Mesoscopic Physics Research with Electronic Interferometry
The realization of electronic interferometers in the quantum Hall effect (QHE) regime opened a whole new field of quantumoptics like experiments, with electrons. This is thanks to the formation of currentcarrying 1D chiral edge channels in which electrons propagate ballistically and coherence lengths up to several tens of microns. This has allowed us to observe interference of the electrons, setting the QHE as an advantageous playground for exploring fundamental quantum phenomena, such as coherence, entanglement and complementarity etc. In particular, much interests were drawn to interferometry in the fractional quantum Hall effect (FQHE) regime as they were proposed as most promising platforms to probe anyonic statistics of quasiparticles. In this talk, I will briefly review the basics of electronic interferometry in the quantum Hall regime and then discuss related research topics.
Pattern Formation and Deformations of Biophysical Systems at Small and Large Scales: from Lipid Bilayers to the Effect of Biological Flow Networks
Pattern formations are ubiquitous in soft matter and biological systems, arising from various physical mechanisms and often resulting in shape transformations. In this talk, I will present the theoretical and computational studies of surface patterns at different length scales, from the lateral phases and undulations of a lipidbilayer vesicle (whose size is close to a single cell), to the shape morphing of a macroscopic thin sheet with embedded flow networks such as plant leaf or petal. Using continuum modeling, I studied the equilibrium phase patterns of a multicomponent lipid vesicle, including phase separation and modulated stripes. These phase phenomena are affected by the vesicular spherical geometry and finite size, related to phase behaviors of planar membrane through structure factor, and are shown to emerge from the compositioncurvature coupling of a deformable surface. Based on a network model of flow transport system with fluidstorage capacitance that we recently developed, I simulated the differential swelling and buckling processes of a thin sheet controlled by flow networks, exploring the effects of venation architecture and hierarchies on the largescale deformation dynamics by using a minimal model. These shape patterns reveal the underlying fluid distribution and mechanical changes, and may offer clues to the design and manufacture of thin materials whose shapes can be controlled by adjusting internal hydraulics.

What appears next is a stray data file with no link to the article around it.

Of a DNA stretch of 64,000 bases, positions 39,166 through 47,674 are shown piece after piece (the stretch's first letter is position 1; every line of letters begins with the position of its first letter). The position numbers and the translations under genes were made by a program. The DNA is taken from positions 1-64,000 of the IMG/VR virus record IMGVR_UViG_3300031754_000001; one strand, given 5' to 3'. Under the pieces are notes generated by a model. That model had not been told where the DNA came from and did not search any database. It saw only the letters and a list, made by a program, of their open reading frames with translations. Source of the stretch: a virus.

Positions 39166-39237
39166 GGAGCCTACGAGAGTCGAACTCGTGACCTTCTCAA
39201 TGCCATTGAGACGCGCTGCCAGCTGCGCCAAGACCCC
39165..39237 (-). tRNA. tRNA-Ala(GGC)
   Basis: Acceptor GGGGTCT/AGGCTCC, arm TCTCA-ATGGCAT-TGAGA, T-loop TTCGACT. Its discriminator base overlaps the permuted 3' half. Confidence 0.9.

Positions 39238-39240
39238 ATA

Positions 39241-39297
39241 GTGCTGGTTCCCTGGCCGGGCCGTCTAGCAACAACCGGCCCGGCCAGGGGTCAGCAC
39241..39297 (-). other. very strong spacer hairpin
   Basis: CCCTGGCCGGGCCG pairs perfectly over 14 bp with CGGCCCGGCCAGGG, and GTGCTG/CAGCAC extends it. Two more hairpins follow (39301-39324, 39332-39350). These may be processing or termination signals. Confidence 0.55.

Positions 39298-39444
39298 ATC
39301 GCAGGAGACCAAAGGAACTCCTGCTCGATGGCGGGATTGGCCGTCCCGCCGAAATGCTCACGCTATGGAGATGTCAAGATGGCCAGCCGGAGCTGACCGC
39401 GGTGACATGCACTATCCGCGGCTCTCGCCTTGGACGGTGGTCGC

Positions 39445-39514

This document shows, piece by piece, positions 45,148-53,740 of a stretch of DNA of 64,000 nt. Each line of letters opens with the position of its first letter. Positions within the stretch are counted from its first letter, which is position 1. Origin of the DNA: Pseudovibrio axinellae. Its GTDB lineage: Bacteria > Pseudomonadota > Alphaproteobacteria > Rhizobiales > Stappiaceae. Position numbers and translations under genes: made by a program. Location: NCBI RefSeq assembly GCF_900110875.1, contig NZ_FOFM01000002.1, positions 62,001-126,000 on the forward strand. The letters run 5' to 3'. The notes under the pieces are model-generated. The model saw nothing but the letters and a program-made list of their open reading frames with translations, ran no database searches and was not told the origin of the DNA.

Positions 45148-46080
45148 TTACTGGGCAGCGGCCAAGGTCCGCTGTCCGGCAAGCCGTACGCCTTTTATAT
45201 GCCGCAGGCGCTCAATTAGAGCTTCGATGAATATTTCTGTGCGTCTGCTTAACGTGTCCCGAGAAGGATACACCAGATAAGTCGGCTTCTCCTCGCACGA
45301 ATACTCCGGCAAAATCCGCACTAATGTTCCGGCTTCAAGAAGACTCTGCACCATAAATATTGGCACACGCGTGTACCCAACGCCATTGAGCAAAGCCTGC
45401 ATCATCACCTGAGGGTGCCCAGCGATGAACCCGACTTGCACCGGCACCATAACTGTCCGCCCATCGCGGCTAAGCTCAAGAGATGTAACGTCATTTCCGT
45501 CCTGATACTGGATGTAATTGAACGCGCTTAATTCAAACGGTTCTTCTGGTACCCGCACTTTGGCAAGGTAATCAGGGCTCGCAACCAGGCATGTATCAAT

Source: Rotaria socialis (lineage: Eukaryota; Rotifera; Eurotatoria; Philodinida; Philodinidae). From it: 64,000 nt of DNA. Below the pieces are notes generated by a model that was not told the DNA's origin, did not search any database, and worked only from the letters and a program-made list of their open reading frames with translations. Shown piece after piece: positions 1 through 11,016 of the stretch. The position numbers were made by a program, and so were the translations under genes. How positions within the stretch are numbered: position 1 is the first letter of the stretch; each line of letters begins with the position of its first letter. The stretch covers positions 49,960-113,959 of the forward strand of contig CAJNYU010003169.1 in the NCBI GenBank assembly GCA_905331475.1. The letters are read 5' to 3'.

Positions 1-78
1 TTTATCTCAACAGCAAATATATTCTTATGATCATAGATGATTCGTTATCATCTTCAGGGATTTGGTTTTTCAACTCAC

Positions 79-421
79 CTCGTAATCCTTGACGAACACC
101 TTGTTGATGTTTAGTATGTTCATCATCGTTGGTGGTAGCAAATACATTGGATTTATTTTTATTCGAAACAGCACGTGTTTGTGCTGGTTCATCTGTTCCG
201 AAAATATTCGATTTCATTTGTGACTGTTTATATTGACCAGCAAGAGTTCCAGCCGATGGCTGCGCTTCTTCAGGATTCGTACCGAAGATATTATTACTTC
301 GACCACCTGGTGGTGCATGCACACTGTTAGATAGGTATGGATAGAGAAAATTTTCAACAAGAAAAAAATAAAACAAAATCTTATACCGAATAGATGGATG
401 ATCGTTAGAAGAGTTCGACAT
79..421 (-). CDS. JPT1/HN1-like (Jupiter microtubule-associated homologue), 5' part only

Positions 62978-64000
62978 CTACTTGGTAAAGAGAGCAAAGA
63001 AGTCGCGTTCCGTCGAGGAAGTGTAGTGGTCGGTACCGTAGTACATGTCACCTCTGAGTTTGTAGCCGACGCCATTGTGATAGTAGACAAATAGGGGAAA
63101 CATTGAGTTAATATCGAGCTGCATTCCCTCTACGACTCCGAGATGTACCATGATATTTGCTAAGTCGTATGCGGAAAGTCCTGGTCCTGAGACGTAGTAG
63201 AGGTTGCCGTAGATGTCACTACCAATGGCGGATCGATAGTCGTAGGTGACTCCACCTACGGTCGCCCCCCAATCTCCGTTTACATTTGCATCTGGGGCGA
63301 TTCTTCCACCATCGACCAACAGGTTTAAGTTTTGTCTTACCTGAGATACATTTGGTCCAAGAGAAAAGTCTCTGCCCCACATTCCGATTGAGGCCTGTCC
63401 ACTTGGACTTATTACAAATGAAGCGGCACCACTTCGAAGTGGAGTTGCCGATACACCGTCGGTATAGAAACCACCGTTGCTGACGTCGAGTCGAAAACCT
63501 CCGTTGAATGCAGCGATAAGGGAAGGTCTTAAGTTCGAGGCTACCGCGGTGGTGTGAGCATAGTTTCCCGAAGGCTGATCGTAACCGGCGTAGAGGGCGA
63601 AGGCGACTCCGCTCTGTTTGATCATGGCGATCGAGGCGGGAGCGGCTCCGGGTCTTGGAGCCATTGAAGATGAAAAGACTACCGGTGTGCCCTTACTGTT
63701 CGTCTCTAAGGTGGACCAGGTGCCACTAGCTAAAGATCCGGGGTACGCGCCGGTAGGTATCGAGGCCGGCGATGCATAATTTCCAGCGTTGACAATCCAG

Topological Lower Bound of ElectronPhonon Coupling
Electronphonon coupling (EPC) is crucial for various quantum phases, especially superconductivity. Previous studies of the EPC did not reveal the influence of the electron band topology on the bulk EPC strength. We find that the electron band topology bounds the dimensionless EPC constant from below in graphene and MgB2. In particular, roughly half of the EPC strength in graphene comes from the electron band topology. Our results suggest that topologically nontrivial materials might be good candidates for large EPC.
Uncommon Unconventional Superconductivity
Since the surprising discovery of unconventional superconductivity in heavy fermion compound CeCu_{2}Si_{2}, the symmetry of pairing interaction has been considered the key measure of unconventionalness. Whereas swave pairing interaction prevails in most superconductors, the unconventional pwave and dwave pairings are proposed in various superconductors. In this talk, I will introduce uncommon unconventional superconductors where detail band structure plays a central role. Measurements of the London penetration depth provide insight into the structure of the superconducting energy gap that shares the same symmetry of the pairing interaction. I will present unexpected temperature variations of the penetration depth in Ybdoped CeCoIn_{5} and YPtBi, which can be resolved by adopting concepts of composite pairing and highspin superconductivity, respectively.